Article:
For the Cox proportional hazard model analyses, smoking was defined as a categorical variable with the following 6 levels: never smokers, former smokers, and current smokers who smoke less than 0.5 pack per day, 0.5 to 1 pack per day, 1 to 2 packs per day, and more than 2 packs per day. In the Cox models, the never smokers were used as a reference group. The models were first adjusted for the potential sociodemographic confounders age (as a time scale), sex, education (categorized as high school, trade school, college 1-2 years, college 3-4 years, and postgraduate, with grade school as a reference), race (entered as white, Asian, and other, with African American as a reference group), and marital status (classified as never married and divorced/widowed/separated, with married as a reference group). Second, the models were also adjusted for midlife BMI, hyperlipidemia, diabetes, hypertension, heart disease, and stroke (yes/no) during the follow-up. Finally, the analyses were additionally adjusted for midlife alcohol drinking (classified as former, occasionally, 1-2 drinks per day, and >3 drinks per day, with never drinkers as a reference group). To examine whether the association between smoking and dementia, AD, or VaD was modified by sex or race, interaction terms were added to the Cox models.
A total of 5367 people (25.4%) were diagnosed as having dementia (including 1136 AD cases and 416 VaD cases) during a mean follow-up period of 23 years. Sociodemographic and clinical characteristics of the study population are given in Table 1. As expected, those who were diagnosed as having dementia were older, had fewer years of education, and were more likely to be women than the individuals without dementia. There were differences in the occurrence of dementia between race groups: compared with whites, African Americans were more likely to have a dementia diagnosis, while Asians were less likely. In addition, a higher percentage of divorced, widowed, or separated persons and a higher percentage of never drinkers were found among those with a dementia diagnosis. Dementia was also associated with a greater likelihood of a higher mean midlife BMI and all comorbidities.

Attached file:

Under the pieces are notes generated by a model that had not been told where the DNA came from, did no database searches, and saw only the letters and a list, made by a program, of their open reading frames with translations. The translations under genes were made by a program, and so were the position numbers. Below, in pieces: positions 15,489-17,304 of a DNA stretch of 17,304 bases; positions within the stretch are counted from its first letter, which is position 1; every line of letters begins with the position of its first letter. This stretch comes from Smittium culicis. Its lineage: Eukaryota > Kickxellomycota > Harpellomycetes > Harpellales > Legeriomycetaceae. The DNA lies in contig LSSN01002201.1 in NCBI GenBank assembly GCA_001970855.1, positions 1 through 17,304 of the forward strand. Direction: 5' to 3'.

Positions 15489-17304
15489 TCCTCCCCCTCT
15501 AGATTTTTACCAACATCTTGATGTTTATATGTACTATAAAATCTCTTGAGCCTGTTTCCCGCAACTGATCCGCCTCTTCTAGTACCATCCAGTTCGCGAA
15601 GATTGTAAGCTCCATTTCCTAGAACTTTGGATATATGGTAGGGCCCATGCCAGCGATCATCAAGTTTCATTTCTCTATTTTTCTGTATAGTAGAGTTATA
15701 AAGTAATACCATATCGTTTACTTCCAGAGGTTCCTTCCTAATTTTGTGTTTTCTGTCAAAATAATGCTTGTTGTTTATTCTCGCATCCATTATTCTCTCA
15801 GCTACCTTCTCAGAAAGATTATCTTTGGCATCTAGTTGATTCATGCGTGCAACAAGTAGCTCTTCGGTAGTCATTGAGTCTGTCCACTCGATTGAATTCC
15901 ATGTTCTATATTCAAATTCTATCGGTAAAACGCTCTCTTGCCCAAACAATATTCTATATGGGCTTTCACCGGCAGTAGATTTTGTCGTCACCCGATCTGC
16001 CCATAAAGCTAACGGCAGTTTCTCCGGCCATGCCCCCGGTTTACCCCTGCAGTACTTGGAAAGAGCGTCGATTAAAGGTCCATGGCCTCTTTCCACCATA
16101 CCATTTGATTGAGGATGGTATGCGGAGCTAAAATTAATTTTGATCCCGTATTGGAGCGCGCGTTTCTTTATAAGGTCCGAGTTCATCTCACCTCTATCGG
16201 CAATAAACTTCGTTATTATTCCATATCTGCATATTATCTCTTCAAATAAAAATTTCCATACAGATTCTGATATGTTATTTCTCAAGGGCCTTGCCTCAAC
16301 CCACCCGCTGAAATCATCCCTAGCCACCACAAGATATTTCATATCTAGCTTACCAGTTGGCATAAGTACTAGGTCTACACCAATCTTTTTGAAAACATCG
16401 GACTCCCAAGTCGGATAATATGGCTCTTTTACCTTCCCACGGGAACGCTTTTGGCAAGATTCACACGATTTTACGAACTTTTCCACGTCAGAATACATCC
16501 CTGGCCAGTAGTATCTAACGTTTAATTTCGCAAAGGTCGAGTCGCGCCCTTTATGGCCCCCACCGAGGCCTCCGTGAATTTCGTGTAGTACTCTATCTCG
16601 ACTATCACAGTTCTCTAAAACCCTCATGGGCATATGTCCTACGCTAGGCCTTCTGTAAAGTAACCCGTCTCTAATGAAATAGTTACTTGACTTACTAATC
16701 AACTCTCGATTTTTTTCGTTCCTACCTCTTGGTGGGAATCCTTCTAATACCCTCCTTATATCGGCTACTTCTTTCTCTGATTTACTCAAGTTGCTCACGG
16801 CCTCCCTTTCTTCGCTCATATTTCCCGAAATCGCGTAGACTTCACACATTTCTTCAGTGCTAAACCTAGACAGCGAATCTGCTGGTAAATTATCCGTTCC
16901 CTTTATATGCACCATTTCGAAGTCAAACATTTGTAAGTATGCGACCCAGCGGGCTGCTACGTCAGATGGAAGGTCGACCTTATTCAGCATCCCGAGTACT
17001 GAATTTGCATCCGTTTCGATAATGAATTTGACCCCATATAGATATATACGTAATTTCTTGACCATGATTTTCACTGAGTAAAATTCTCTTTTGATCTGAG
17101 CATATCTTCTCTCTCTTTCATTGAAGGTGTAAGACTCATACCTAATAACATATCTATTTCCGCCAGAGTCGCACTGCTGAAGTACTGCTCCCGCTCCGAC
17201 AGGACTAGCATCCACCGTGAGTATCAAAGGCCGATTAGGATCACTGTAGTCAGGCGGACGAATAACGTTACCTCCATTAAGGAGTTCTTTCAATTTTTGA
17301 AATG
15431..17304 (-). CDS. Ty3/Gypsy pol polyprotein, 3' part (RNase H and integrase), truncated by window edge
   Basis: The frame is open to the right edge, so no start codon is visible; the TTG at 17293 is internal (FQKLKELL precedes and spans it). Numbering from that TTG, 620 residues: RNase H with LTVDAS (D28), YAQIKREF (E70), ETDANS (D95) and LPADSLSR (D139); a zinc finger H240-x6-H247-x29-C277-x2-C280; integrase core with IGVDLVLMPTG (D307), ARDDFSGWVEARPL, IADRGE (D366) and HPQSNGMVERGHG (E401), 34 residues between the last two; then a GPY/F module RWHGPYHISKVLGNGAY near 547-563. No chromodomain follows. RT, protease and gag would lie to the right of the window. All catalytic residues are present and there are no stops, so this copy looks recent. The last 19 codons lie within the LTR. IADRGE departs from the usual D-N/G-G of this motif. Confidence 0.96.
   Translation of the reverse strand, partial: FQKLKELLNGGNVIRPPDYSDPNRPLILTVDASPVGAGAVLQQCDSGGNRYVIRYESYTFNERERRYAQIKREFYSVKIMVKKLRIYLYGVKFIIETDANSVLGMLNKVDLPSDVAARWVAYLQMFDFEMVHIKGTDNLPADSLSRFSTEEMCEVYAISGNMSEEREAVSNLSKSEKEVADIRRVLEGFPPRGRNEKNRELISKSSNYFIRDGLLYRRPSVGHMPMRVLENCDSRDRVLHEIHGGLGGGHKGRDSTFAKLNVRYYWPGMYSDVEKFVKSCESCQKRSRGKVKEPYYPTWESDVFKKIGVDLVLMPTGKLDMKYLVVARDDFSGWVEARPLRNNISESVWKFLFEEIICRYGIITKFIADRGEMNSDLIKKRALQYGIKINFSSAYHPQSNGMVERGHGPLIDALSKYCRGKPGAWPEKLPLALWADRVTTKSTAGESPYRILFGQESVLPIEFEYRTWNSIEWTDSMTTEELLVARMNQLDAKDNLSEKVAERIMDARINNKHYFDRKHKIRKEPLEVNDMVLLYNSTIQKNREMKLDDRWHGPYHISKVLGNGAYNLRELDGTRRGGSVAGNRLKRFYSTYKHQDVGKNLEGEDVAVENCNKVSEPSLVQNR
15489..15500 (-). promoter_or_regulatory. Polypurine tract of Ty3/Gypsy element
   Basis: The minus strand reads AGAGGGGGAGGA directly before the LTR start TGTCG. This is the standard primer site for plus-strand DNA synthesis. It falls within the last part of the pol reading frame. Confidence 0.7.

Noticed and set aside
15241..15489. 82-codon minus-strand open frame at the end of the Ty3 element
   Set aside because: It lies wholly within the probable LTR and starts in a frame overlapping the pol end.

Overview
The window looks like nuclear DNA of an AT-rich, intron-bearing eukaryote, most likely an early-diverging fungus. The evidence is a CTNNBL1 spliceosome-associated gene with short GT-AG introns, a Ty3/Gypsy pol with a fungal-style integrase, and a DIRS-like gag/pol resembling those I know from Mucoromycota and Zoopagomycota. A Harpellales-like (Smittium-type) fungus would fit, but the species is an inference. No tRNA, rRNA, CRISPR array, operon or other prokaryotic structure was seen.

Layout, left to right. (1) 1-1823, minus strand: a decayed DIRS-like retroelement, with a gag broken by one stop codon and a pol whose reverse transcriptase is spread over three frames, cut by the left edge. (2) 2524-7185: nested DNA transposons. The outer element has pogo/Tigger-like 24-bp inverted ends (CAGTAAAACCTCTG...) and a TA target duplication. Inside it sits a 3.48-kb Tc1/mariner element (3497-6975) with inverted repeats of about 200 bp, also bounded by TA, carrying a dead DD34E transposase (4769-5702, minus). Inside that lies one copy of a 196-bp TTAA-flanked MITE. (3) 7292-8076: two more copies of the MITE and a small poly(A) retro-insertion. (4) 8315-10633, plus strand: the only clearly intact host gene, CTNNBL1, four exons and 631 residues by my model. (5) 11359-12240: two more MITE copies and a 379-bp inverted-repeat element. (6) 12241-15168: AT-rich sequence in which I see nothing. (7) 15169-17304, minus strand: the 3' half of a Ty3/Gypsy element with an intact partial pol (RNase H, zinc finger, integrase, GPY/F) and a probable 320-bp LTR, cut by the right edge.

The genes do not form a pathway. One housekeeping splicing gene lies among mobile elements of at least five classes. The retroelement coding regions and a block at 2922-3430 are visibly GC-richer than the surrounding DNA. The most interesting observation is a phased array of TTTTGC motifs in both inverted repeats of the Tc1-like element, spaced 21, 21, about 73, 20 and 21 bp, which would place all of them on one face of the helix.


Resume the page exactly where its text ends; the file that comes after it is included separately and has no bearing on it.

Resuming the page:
Although both the incidence rates and age-adjusted incidence rates did not increase in a linear fashion by smoking levels, a dramatic increase in the incidence of dementia was found for those individuals who reported smoking 2 or more packs per day at midlife (Table 2). The calculated incidence rate of dementia for those persons was 312.21 (95% confidence interval [CI], 235.11-389.30), and the age-adjusted incidence rate was 786.42 (95% CI, 481.23-1091.61) per 10 000 person-years.
Smoking more than 2 packs daily in midlife increased the later risk of dementia (hazard ratio [HR], 2.01; 95% CI, 1.57-2.58) in the unadjusted Cox proportional hazards model (adjusted for age as a time scale, Table 2). In the fully adjusted multivariate model (adjusted for age as a time scale, sex, education, race, marital status, hypertension, high cholesterol level, BMI, diabetes, heart disease, stroke, and alcohol drinking), using the nonsmokers as a reference group, the HR (95% CI) was 2.14 (1.65-2.78) for those smoking more than 2 packs per day, 1.44 (1.26-1.64) for 1 to 2 packs per day, and 1.37 (1.23-1.52) for 0.5 to 1 packs per day. Former smoking (HR, 1.00; 95% CI, 0.94-1.07) or smoking less than 0.5 pack (HR, 1.04; 95% CI, 0.91-1.20) per day did not have an effect on dementia risk (Figure, A). Those who previously smoked or who smoked less than 0.5 pack per day had a dementia risk similar to nonsmokers. An additional fully adjusted multivariate model was conducted to control only for stroke that occurred between baseline and the start of dementia assessment (intercurrent stroke) to consider the potential confounding or mediating effects of stroke, which occurred prior to dementia, on the smoking-dementia association. These results were not markedly different than the prior model: compared with never smokers the HR (95% CI) was 2.12 (1.64-2.75) for those smoking more than 2 packs per day, 1.43 (1.26-1.63) for 1 to 2 packs per day, and 1.36 (1.22-1.51) for 0.5 to 1 pack per day. Former smoking (HR, 1.00; 95% CI, 0.94-1.07) or smoking less than 0.5 pack (HR, 1.05; 95% CI, 0.91-1.20) was not associated with risk of dementia.